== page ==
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John Komnenos, sebastos and doux of Skopia (eleventh/twelfth century)

Accession number BZS.1958.106.4345
Diameter 28 mm
Condition Chipped and corroded. Two holes.
Previous Editions

DO Seals 1, no. 30.1a.
Zacos-Veglery, no. 2714.

Obverse

The Transfiguration. In the upper register, Christ stands between Moses and Elijah, who incline their heads. In the lower register, can be seen one of three kneeling figures. No inscription visible.

Reverse

Inscription of six lines. No visible border.

.Ε̅,Θ,
ΤΟΣΔΛ,
Ι̅ΣΕΑΣΤ
.ΟΥΚΙΣ.Ο
ΝΤΟ
..

Κύριε βοήθει τῷ σῷ δούλ Ἰωάννῃ σεβαστῷ καὶ δουκὶ Σκοπίων τῷ Κομνηνῷ

Translation

Κύριε βοήθει τῷ σῷ δούλῳ Ἰωάννῃ σεβαστῷ καὶ δουκὶ Σκοπίων τῷ Κομνηνῷ.

Lord, help your servant John Komnenos, sebastos and doux of Skopia.

Commentary

This specimen comes from a different boulloterion than BZS.1951.31.5.2572, but obviously reproduces the other and belonged to the same individual.

The owner of these seals cannot be identified with absolute certainty. Zacos-Veglery suggested that he is John Komnenos (born in 1073; cf. Barzos, Komnenoi, no. 23; also Theophylacti, Epistulae, 48-53, and Skoulatos, Personnages, 135-38), the son of Isaac sebastokrator and Irene of Alania, who in 1092 received command of Dyrrachion and the title of sebastos. On the contrary, Milan Boškoski (Zbor. Rad. 22 [1983] 31-41) asserts that the person attested on this seal is John Angelos Komnenos, who governed Skopia sometime between 1160 (or 1165) and 1176. We prefer the identification with John Komnenos of the turn of the eleventh century for the following reasons: Zacos-Veglery, nos. 2713 and 2713bis, published three seals of John Komnenos, doux of Dyrrachion, all decorated with the Transfiguration, a relatively uncommon iconographic theme. That we should find this image on the seal of a John Komnenos, doux of Skopia, strongly suggests that John Komnenos, doux of Dyrrachion (DO Seals 1, no. 12.3) and John Komnenos, doux of Skopia, are one and the same. Moreover, a date of ca. 1100 (as opposed to the second half of the 12th century) is supported by the epigraphy (esp. the ligature ).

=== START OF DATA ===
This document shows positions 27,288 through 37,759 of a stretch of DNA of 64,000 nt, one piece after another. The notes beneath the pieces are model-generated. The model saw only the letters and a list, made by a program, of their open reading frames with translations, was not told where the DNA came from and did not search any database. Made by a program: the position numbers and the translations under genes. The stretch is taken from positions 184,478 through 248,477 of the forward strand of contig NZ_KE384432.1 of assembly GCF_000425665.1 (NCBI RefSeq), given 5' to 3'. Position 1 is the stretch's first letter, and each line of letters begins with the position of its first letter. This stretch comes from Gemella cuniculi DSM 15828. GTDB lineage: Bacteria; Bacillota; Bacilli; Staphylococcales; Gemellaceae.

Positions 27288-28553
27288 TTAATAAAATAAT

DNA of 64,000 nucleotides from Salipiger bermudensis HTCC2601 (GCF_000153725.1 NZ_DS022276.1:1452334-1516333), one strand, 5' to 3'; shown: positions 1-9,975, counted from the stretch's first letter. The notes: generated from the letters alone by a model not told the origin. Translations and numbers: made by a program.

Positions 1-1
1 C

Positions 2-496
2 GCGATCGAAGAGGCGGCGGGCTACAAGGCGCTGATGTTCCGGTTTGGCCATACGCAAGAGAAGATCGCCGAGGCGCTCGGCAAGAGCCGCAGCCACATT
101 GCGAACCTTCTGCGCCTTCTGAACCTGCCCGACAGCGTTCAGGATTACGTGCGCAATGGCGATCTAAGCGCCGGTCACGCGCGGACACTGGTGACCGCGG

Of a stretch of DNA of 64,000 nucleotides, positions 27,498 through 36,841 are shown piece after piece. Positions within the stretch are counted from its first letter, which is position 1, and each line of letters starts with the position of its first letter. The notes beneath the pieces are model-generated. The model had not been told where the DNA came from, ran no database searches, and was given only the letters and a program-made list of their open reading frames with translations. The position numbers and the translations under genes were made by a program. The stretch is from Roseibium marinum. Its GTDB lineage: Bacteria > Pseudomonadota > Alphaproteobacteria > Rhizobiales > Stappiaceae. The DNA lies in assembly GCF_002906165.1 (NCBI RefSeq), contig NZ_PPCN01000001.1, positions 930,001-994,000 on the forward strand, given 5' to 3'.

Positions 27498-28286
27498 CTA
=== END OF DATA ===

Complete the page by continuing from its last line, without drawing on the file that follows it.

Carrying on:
It appears that, despite being accused of treason in 1093, John Komnenos retained his post of doux of Dyrrachion for a long period, from 1092 until as late, perhaps, as 1103, when we find him active in Larissa and the region in Thessalonica (Iviron II, nos. 51-52, and p. 224). By 1106 he campaigned against Bolkan. It is not impossible--but not certain either--that he was then entrusted with the command of Skopia.

The city of Skopia, traditional seat of the doux/katepano of Bulgaria, gave its name to one of the administrative units that replaced Bulgaria when it was divided at the beginning of the reign of Alexios I Komnenos (Litavrin, Bolgarija, 267-69). The first known doux of Skopia is John Taroneites, a correspondent of Theophylaktos of Ohrid (Theophylacti, Epistulae, 126 ff). The theme of Skopia is still attested in 1198 (Zakythinos, Mélétai 17 [1941] 229).

Accession number BZS.1958.106.4345
Diameter 28 mm
Condition Chipped and corroded. Two holes.
Previous Editions

DO Seals 1, no. 30.1a.
Zacos-Veglery, no. 2714.

Notes

Accession number BZS.1958.106.4345
Diameter 28 mm
Condition Chipped and corroded. Two holes.
Previous Editions

DO Seals 1, no. 30.1a.
Zacos-Veglery, no. 2714.